ev·i·dence 1 /'e-və-dəns, -ˌdens/ n [Medieval Latin evidentia, from Latin, that which is obvious, from evident - evidens clear, obvious, from e - out of, from + videns, present participle of videre to see]: something that furnishes or tends to furnish proof; esp: something (as testimony, writings, or objects) presented at a judicial or administrative proceeding for the purpose of establishing the truth or falsity of an alleged matter of fact see also admissible, best evidence rule, exclusionary rule, exhibit, foundation, objection, preponderance of the evidence, relevant, scintilla, state's evidence, suppress, testimony, witness; federal rules of evidence in the important laws section compare allegation, argument, proof
best evidence: evidence that is the most reliable and most direct in relationship to what it is offered to prove see also best evidence rule
char·ac·ter evidence: evidence of a particular human trait (as honesty or peacefulness) of a party or witness see also character witness at witness
◇ Under the Federal Rules of Evidence, character evidence generally may not be used to prove that a person acted in accordance with that character. It is admissible for that purpose, however, if a criminal defendant offers it about himself or herself or about the victim, or if the prosecution offers evidence to rebut the defendant's evidence in either of those circumstances. The prosecution may also rebut a claim of self-defense by presenting evidence of the peaceful character of the victim. Additionally, the character of a witness with regard to truthfulness may be attacked or supported by opinion or by evidence of reputation.
circumstantial evidence: evidence that tends to prove a factual matter by proving other events or circumstances from which the occurrence of the matter at issue can be reasonably inferred compare direct evidence in this entry
clear and convincing evidence: evidence showing a high probability of truth of the factual matter at issue compare preponderance of the evidence, reasonable doubt
com·mu·ni·ca·tive evidence /kə-'myü-nə-kə-tiv-, -ˌkā-tiv-/: testimonial evidence in this entry
competent evidence: evidence that is admissible, relevant, and material to the factual matter at issue
corroborating evidence: evidence that is independent of and different from but that supplements and strengthens evidence already presented as proof of a factual matter – called also corroborative evidence; compare cumulative evidence in this entry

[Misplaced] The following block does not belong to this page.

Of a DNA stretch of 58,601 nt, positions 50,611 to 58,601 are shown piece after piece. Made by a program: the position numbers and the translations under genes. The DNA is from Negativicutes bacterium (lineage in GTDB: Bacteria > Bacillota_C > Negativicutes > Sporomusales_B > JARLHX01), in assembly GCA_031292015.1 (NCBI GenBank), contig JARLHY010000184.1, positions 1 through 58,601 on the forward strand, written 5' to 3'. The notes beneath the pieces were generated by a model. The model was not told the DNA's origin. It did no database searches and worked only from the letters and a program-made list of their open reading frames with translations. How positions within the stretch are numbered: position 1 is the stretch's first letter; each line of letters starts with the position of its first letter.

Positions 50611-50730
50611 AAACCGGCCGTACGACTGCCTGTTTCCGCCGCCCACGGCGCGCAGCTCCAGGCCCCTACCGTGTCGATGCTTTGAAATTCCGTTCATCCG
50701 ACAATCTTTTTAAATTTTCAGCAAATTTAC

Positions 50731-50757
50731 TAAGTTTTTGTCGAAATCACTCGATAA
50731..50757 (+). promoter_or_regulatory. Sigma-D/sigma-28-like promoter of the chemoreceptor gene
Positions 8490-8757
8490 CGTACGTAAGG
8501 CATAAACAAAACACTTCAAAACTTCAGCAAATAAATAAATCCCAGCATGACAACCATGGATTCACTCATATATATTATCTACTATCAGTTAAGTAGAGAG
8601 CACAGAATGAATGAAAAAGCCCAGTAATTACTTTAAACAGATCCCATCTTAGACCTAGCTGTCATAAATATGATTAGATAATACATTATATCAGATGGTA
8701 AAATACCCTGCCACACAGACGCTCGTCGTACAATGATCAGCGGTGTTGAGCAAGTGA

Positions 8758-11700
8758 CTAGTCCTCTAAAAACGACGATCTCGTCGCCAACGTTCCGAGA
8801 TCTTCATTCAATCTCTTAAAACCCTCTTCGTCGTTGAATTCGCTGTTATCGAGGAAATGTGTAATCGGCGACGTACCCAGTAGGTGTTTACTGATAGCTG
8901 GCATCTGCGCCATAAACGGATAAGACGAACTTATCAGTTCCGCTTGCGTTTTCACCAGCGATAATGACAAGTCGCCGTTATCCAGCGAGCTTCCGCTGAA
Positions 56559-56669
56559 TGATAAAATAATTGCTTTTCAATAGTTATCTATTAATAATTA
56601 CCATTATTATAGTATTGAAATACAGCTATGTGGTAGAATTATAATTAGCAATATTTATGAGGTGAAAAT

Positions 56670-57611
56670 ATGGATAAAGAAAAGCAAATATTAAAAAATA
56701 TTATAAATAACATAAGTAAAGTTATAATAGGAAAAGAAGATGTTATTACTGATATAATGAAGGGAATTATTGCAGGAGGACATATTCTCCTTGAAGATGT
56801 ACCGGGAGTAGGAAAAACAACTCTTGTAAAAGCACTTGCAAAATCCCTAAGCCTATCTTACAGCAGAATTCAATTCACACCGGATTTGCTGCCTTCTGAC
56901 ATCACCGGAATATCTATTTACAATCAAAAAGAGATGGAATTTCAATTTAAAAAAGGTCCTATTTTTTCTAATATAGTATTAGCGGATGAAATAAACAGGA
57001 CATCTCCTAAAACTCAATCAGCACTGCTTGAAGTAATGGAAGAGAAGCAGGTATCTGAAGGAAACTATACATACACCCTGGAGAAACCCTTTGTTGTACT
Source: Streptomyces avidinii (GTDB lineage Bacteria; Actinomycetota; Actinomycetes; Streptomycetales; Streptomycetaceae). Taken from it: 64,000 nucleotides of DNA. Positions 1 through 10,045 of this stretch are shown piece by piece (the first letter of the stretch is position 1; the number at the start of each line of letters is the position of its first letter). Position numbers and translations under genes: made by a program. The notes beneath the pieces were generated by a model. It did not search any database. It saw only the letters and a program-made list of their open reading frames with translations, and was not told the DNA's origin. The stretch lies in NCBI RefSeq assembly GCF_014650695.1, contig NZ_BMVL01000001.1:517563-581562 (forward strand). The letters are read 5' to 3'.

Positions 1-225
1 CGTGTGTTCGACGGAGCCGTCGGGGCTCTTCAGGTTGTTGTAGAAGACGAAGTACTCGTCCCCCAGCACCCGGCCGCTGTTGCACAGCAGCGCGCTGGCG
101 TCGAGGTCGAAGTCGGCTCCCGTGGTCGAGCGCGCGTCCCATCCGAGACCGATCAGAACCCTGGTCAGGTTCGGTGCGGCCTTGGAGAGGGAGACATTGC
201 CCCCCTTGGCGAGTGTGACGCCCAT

cumulative evidence: evidence that is of the same kind as evidence already offered as proof of the same factual matter compare corroborating evidence in this entry
de·mon·stra·tive evidence: evidence in the form of objects (as maps, diagrams, or models) that has in itself no probative value but is used to illustrate and clarify the factual matter at issue; broadly: physical evidence in this entry – called also illustrative evidence;
derivative evidence: evidence obtained as a result of the unlawful gathering of primary evidence – called also indirect evidence, secondary evidence; see also fruit of the poisonous tree
direct evidence: evidence that if believed immediately establishes the factual matter to be proved by it without the need for inferences; esp: evidence of a factual matter offered by a witness whose knowledge of the matter was obtained through the use of his or her senses (as sight or hearing) compare circumstantial evidence in this entry
evidence in chief: evidence that is to be used by a party in making its case in chief
exculpatory evidence: evidence that tends to clear a defendant from fault or guilt see also brady material
◇ The prosecution in a criminal case is obligated to disclose to the defense any exculpatory evidence in its possession.
extrinsic evidence
1: evidence regarding an agreement that is not included in the written version of the agreement
◇ A court may use extrinsic evidence to make sense of an ambiguity in a writing subject to some limitations.
2: evidence about a witness's character obtained from the testimony of other witnesses rather than from cross-examination of the witness himself or herself
◇ A witness may not be impeached by the use of extrinsic evidence.
hearsay evidence: a statement made out of court and not under oath and offered in evidence as proof that what is stated is true: hearsay
il·lus·tra·tive evidence: demonstrative evidence in this entry
impeachment evidence: evidence that may be used to impeach a witness because it tends to harm the witness's credibility
indirect evidence: derivative evidence in this entry
intrinsic evidence: evidence that exists within a writing
the will contains ample intrinsic evidence of the testator's intentStoner v. Custer, 251 N.E.2d 668 (1968) compare extrinsic evidence in this entry
material evidence: evidence that is likely to affect the determination of a matter or issue; specif: evidence that warrants reopening of a claim or reversal of a conviction because but for the circumstance that the evidence was unavailable the outcome of the first proceeding would have been different
no evidence: evidence presented that is insufficient to prove a matter of esp. vital fact: a point of error that insufficient evidence has been presented to support a finding
parol evidence: evidence of matters spoken (as an oral agreement) that are related to but not included in a writing see also parol evidence rule
physical evidence: tangible evidence (as a weapon, document, or visible injury) that is in some way related to the incident that gave rise to the case – called also real evidence; compare demonstrative evidence and testimonial evidence in this entry